16 March 2015

St Patrick's Day

This is my 100th post!

Happy St Patrick’s Day

The history of St Patrick, the patron saint of Ireland is unclear. His year of birth is uncertain, with some scholars saying 373 while others calculate 390. Similarly, his place of birth cannot be confirmed. At this point one could be forgiven for doubting his very existence! Ah but, it is known that he was raised near a village called Banna Vemta Burniae but its location cannot be identified – oh dear. It may have been Scotland but is equally likely to have been Wales, which was under Roman control at the time. It’s thought his real name was probably Maewyn Succat. His father was a Roman-British army officer and a deacon. Despite his family involvement in the church, the young Patrick was not a believer. His life was ordinary, and completely unexceptional, until the age of 16.
The young lad was kidnapped, along with many others, by Irish pirates and sold into slavery in Ireland. According to his autobiographical Confessio, which survives, the next six years were spent imprisoned in the north of the island where he worked as a herdsmen of sheep and pigs. During this period, he became religious. He considered his kidnapping and imprisonment as a punishment for his lack of faith and spent a lot of time in prayer. After a vision led him to stow away on a boat bound for Britain, Patrick escaped back to his family.
He had a dream that the Irish were calling him back to Ireland to tell them about God. This inspired him to return to Ireland as a priest, but at this point he didn’t feel adequately prepared for a life as a missionary. His studies took him to France where he was trained in a monastery, and he dedicated this period of his life to learning. It was some 12 years before he returned to Irish shores as a bishop sent with the Pope’s blessing.
The next chapter of the history of St Patrick is better known than his earlier life. He landed at Strangford Loch, Co. Down. His success lay in the scale of his conversion of the native Irish, most of whom were pagans. They also spoke Irish, so he must have learned the language in order to communicate with them so convincingly.
Of course, it wasn’t all plain sailing. The history of St Patrick is littered with periods of imprisonment when his teachings had upset local chieftains or Celtic Druids, but he always escaped or gained freedom by presenting his captors with gifts.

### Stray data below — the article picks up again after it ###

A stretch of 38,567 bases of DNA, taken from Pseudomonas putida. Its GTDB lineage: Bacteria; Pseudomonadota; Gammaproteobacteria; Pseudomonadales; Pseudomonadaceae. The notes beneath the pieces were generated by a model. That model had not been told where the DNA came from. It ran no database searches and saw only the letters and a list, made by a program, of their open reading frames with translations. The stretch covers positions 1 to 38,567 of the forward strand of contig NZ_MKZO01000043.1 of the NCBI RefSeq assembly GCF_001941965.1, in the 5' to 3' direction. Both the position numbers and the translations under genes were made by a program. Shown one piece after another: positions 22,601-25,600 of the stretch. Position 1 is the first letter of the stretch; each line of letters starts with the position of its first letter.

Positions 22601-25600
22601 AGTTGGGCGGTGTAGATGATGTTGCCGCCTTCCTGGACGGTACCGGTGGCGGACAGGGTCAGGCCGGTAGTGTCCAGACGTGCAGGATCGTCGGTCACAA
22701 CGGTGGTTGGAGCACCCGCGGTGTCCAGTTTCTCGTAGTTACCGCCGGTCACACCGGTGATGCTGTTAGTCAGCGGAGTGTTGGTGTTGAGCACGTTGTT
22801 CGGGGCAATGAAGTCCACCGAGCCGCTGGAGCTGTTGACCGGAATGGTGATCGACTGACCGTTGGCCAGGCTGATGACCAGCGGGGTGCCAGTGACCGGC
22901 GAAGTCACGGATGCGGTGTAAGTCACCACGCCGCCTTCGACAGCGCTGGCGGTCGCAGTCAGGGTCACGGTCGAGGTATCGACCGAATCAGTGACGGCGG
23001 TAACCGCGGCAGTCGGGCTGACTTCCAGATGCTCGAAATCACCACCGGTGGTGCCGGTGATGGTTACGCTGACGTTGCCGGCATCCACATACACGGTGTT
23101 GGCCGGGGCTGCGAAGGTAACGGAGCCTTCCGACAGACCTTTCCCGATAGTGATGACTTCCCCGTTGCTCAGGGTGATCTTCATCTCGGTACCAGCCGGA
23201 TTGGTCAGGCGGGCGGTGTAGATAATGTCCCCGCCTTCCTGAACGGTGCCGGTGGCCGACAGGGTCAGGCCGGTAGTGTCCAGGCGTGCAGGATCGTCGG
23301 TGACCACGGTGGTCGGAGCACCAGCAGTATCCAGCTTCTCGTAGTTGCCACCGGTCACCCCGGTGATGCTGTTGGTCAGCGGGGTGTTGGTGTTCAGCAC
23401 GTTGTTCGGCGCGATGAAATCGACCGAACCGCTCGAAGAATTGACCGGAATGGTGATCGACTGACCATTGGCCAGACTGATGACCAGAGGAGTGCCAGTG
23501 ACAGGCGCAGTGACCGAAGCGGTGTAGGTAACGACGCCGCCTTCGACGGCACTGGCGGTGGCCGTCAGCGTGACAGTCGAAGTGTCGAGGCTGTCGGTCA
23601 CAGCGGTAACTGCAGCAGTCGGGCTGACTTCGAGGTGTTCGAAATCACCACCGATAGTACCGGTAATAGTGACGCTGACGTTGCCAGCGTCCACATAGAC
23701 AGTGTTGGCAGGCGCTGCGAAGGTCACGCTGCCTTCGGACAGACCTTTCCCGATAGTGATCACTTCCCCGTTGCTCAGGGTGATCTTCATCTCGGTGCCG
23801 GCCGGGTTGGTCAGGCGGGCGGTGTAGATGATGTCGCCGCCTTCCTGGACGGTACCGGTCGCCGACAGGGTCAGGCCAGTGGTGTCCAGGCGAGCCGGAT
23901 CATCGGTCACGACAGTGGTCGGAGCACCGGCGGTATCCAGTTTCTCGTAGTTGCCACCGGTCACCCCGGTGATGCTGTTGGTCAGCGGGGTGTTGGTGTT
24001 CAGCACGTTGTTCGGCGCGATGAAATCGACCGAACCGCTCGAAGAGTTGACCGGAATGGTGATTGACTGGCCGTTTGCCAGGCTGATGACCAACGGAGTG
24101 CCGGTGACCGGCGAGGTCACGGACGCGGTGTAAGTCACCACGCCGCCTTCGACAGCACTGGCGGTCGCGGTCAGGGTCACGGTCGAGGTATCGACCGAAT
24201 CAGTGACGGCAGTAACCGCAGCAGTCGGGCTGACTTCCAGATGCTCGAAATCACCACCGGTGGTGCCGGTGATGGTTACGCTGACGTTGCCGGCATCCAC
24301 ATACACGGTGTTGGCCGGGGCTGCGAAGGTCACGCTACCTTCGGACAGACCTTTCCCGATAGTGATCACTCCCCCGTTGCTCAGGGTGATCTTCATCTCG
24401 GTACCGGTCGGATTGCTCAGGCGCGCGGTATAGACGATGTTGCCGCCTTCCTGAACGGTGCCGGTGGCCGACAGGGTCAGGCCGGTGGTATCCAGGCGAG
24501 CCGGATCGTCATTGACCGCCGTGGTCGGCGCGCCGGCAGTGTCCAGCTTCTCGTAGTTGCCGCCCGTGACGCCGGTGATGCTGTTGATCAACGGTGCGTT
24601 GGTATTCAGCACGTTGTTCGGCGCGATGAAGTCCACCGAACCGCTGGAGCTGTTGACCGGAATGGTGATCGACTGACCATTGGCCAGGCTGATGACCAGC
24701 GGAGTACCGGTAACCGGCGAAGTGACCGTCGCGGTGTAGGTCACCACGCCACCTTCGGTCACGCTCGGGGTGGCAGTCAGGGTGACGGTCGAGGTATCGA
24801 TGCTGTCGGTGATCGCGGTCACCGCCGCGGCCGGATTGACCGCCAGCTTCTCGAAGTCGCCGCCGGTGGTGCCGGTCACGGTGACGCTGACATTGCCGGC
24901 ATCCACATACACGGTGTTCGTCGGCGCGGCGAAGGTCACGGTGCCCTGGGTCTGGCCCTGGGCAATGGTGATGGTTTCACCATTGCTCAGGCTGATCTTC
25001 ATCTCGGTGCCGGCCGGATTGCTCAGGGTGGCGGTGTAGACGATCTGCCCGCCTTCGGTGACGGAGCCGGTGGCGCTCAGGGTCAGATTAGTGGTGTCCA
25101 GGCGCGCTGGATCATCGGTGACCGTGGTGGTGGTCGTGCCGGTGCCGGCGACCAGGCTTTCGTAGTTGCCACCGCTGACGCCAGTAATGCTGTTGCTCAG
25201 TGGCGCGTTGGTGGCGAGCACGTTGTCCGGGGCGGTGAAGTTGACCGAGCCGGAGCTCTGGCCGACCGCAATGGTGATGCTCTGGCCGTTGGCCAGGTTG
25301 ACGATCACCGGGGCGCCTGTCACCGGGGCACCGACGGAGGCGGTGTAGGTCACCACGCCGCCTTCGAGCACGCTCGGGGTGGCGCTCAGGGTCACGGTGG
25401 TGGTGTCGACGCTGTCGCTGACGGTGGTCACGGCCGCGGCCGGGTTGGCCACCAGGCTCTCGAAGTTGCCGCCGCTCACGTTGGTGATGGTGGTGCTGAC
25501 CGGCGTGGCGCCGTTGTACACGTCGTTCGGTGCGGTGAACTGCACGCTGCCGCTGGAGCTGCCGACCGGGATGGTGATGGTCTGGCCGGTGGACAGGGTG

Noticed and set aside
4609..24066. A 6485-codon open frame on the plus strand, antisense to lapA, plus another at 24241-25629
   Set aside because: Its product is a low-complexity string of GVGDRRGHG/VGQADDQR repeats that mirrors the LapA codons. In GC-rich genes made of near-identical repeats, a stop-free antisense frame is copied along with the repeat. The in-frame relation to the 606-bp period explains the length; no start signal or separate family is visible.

For twenty years he travelled the length and breadth of the island, baptising people and establishing monasteries, schools and churches as he went.
By the time he died, on 17 March 461 (or 493, depending on which date you started your calculation), he left behind an organised church, and an island of Christians. This date – 17 March – has been commemorated as St Patrick’s Day ever since.
The Shamrock
Perhaps the best-known legend of Saint Patrick involves the shamrock, the little plant that is famous throughout the world as a symbol of Irish heritage. In his quest to convert the pagan Celts St Patrick, knowing that the number three held special significance in Celtic tradition (and, indeed, in many pagan beliefs), he applied this knowledge in a clever way. He used the shamrock, to explain the Christian concept of the Holy Trinity – the theory that God the Father, God the Son and God the Holy Spirit are each separate elements of just one entity.
Banishing the snakes
He is also credited with driving all the snakes out of Ireland into the sea where they drowned, thus rendering Ireland a snake free zone. However it’s thought very unlikely that there were ever any snakes in Ireland! This particular legend of Saint Patrick is easy to translate as snakes were sacred to the Druids; their banishment reflects St Patrick’s success at removing pagan influence from the island.

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